Civil Union & Civil Marriage; what they are and is there a difference?
There are three types of marriage in South Africa: Civil Marriage, Civil Union & Customary Marriage. This article will deal with the first two. Customary marriages are not handled by Marriage Officers but rather Home Affairs and are regulated by the Customary Marriages Act.
Below I will explain what Civil Marriages and Civil Unions are but the most important point from all of the below is this: There is no difference in law between the two. Both enjoy all the rights, protections and consequences of marriage.
Civil Marriage: This is the most common form of marriage in South Africa. Any marriage solemnised under the Marriage Act of 1961 is referred to as a civil marriage. When thinking of marriage in its most traditional form you are thinking of a civil marriage and is only between a man and a woman.
Civil Union: Any marriage solemnised under the Civil Union Act of 2006 is a Civil Union. The primary function of this Act was to formalise same-sex weddings. Civil Unions are often referred to as “same-sex” unions. This is a misnomer as the act defines a civil union as “a voluntary union between two persons of the same sex or of opposite sexes, older than the age of 18, solemnised and registered either by way of marriage or civil partnership.” This means that heterosexual couples may also be married under the Civil Union Act.
Why two laws for the same thing?
Under the South African constitution same-sex marriages are protected. South African law had to reflect this and make provision for it. The original intention of Home Affairs was to amend or re-write the existing marriage act. However, there was fierce objection, mostly from religious communities who oppose same-sex marriage and who also feared they would be forced to solemnise same-sex weddings over their objections. It was far easier then to simply write a new law to cover it.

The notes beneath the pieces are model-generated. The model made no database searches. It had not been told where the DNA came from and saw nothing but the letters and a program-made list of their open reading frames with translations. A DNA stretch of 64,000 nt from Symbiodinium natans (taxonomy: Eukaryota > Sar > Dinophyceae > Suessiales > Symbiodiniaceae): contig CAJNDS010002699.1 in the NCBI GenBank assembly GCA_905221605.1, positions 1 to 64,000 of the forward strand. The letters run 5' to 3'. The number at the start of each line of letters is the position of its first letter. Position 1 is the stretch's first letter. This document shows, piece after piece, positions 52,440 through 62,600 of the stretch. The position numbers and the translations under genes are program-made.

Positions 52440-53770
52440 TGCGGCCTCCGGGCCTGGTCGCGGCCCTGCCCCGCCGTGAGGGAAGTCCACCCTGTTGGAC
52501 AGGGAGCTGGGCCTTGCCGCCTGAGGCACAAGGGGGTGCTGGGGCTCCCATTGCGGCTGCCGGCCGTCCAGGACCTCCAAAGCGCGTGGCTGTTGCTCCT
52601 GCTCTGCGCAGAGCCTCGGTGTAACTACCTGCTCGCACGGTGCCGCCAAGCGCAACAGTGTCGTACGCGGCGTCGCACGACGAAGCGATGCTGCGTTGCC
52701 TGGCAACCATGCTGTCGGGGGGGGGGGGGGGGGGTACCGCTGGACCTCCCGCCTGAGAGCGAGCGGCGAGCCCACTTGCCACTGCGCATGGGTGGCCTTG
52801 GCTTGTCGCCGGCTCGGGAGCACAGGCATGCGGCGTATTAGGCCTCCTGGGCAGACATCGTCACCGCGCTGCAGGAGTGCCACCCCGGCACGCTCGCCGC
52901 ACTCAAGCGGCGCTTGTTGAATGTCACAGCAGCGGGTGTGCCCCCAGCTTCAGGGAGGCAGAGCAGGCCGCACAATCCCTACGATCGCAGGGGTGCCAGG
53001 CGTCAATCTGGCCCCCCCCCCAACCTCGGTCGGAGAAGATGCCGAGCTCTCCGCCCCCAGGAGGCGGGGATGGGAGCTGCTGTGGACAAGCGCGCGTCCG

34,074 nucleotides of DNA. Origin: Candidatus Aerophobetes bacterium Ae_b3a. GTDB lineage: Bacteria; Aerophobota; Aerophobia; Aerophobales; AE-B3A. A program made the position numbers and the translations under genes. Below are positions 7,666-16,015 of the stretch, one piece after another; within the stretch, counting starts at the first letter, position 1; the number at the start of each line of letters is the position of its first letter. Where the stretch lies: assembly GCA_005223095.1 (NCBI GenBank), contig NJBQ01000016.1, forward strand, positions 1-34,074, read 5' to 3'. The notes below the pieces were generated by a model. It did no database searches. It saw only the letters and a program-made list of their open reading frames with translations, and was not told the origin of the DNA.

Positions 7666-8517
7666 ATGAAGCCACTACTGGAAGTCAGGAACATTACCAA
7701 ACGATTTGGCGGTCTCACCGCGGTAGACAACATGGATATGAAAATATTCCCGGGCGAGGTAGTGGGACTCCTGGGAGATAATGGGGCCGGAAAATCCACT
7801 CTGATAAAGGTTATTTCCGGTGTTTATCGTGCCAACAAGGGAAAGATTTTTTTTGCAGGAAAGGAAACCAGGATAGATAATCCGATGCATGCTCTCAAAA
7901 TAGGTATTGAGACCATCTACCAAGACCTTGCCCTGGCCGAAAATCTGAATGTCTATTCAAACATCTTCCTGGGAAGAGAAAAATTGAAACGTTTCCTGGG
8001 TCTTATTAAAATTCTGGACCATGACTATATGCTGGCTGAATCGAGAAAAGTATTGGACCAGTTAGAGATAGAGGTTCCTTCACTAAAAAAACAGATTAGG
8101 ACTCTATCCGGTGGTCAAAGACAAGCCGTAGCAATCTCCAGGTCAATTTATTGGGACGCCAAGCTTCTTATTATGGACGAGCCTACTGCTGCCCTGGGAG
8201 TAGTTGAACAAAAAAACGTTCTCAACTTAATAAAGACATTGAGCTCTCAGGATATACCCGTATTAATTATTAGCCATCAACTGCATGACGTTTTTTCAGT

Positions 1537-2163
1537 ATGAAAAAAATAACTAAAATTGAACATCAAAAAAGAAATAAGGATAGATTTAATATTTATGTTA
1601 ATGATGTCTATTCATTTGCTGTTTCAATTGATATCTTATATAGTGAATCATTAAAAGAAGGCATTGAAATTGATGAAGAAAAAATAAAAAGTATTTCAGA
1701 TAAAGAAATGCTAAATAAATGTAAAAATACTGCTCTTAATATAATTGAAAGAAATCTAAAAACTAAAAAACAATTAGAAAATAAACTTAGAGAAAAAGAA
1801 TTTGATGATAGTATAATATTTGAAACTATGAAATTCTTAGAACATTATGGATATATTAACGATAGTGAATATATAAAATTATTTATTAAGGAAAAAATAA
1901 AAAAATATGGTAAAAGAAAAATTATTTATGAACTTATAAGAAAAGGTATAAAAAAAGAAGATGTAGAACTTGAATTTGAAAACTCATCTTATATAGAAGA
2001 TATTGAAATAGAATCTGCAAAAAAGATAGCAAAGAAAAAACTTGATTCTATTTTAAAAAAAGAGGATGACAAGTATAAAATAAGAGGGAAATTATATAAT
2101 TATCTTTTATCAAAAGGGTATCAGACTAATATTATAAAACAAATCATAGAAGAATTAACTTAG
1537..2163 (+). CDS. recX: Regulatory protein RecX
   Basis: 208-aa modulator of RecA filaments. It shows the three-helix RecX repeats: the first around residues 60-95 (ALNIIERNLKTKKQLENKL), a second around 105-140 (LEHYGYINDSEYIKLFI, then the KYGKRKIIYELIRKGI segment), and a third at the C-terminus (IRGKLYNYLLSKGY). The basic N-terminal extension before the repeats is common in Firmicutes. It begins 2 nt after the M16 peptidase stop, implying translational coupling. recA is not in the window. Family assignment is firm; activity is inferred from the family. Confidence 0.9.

The consequence of the above for Marriage Officers is that those who wish to solemnise same-sex marriages have to register for it. Those that object or do not wish to simply carry on as they are under the marriage act.
Ideally there should just be one law covering both. At this writing Home Affairs are the process of doing just that. It is their intention to bring all forms of marriage under one law and one process. This is very good news as the current arrangement has created confusion.
And, finally, to repeat: This is no difference in law between Civil Marriage and Civil Union. Whether same-sex or not both are regarded as a Marriage with the full extent what this means under the law being applicable to both.
In a civil marriage only the bride has the option of changing or keeping her surname. With a civil union both of a couple have the option. This means that under a civil union a groom could take his wife’s name. This is a rare choice but the number of times this happens is growing.
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